A former general manager of the theatre company Buddies in Bad Times, Mr. Jones has been the driving force in Artscape since 2008. He is not a public servant and declined to reveal his salary or disclose whether he receives bonuses for completing projects. While an Artscape spokesperson acknowledged its overall salary and benefits expenses exceed the amounts cited on its financial statements, the organization would not provide details about its total annual payroll outlay.
Artscape has responded to Lorinc’s article but left unresolved, in my opinion, the most serious of his criticisms.
Local Business owner and Weston Heritage Conservation District President Cherri Hurst invited Lauren Pelley of the Toronto Star to take a tour of Weston recently and the result is a lovely article extolling many of the lovely features of Weston. Ms. Pelley asked readers to submit their favourite features of where they live – WestonWeb suggests that readers add theirs in the comments section the article.
Read the article here in today’s Star.
People waiting for Trudeau
People waiting for Trudeau
People waiting for Trudeau
Candidate Ahmed Hussen
Trudeau posing with Hussen and others
Justin Trudeau entering the room
Justin Trudeau made a brief stop in Weston last night to give a boost to local Liberal candidate Ahmed Hussen. About 200 people warmly greeted the politicians in a toasty room in a private school on Queens Drive.
Hussen gave a speech about how the community had contributed to his success. He promised that the Liberals would support programs such as those that helped him.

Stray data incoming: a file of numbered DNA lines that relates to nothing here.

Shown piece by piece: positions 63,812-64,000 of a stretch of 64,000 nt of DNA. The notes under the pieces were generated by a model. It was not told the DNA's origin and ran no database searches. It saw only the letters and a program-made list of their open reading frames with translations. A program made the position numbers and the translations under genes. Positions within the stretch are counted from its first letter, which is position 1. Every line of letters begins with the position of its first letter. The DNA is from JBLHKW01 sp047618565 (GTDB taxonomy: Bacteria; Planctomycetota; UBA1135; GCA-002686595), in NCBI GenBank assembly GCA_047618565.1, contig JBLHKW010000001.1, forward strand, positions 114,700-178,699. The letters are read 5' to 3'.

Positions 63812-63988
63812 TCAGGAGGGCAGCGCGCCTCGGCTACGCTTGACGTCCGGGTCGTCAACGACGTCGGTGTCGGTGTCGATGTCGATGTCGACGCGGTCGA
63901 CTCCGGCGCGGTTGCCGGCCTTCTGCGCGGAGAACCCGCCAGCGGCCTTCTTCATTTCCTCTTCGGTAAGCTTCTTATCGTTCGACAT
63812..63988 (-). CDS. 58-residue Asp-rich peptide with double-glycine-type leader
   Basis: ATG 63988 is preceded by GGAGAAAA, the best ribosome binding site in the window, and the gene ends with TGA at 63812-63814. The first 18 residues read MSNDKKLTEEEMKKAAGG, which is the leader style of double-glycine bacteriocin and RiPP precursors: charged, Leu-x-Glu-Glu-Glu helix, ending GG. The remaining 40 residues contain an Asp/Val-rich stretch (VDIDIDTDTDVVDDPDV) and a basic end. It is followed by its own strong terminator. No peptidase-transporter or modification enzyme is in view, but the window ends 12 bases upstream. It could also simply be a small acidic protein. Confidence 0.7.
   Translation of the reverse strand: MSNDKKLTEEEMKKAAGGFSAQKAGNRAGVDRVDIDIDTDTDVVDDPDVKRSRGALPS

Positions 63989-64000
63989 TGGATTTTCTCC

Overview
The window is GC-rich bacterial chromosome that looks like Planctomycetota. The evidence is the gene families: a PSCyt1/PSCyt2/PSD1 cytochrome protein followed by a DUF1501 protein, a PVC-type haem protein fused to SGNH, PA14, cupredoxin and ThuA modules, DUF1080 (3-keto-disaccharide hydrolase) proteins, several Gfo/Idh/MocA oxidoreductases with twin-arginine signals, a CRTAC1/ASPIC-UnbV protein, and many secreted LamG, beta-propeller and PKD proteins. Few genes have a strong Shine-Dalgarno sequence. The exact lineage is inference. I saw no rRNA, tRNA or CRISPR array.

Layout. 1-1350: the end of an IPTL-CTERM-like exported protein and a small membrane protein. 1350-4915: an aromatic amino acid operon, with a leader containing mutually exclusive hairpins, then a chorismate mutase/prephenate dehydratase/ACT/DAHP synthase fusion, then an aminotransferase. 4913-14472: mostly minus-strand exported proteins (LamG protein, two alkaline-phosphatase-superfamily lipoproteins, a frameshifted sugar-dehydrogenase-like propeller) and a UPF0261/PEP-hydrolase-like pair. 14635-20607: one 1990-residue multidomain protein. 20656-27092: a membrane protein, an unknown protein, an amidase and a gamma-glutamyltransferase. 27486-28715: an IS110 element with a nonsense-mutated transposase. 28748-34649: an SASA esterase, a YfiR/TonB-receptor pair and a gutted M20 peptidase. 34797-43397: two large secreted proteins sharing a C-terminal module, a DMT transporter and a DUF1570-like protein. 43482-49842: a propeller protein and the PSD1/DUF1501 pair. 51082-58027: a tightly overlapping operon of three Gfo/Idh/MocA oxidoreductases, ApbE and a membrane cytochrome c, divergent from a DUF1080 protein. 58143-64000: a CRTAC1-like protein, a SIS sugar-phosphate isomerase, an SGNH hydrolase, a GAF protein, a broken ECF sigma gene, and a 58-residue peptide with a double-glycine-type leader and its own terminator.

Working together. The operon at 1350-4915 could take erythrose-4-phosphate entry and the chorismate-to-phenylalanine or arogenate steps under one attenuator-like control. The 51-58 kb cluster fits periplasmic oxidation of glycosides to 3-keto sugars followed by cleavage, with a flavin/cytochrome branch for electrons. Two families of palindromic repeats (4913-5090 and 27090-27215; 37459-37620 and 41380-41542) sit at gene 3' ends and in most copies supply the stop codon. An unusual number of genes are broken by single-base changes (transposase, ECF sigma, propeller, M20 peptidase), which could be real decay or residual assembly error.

Trudeau spoke about bill C-24, which strips convicted terrorists of their Canadian citizenship, and C-51, a bill he regrets voting for. C-51 was a controversial bill that extended the power of government to detain and entrap suspected terrorists. The Liberal party supported it, likely to avoid giving the Conservatives ammunition in the upcoming election. Trudeau said last night that he would amend the law.
Your humble correspondent was struck, and pleased, by Trudeau’s speech. Surely he is taking a gamble by addressing elevated topics like civil liberties and the Charter rather than sticking to jobs, jobs, and jobs. It’s brave, too, to admit that he held his nose when voting for C-51. To me, this law doesn’t pass the garden fence test: you’re not likely to bring it up with your neighbour with your head over the rail. It’s odd then that he pointed the stink of a job badly done.
Finally, I was pleased by Trudeau’s accessibility. I couldn’t find any security, and he shook hands and walked around without any obvious mediation. He was not picked up in a limo or black Mercedes, as I had expected. He got in the passenger side of a Kia Sorrento. Cool.
Just when you thought the UP Express was chugging along, The Star puts a penny on the tracks: TTC Riders, a transit advocacy group, surveyed the ridership and found the trains are 90% empty.
TTCriders says it counted the riders going in and out of the Pearson UPX station on Thursday between 7:30 and 9:30 a.m., in the midst of the Pan Am Games. It found just 14 people on average rode on each train, which can seat 173….
“What was really shocking was, even using Metrolinx’s own numbers of 3,250 people a day, that translates to the train running at just 12 per cent of full capacity,” she said.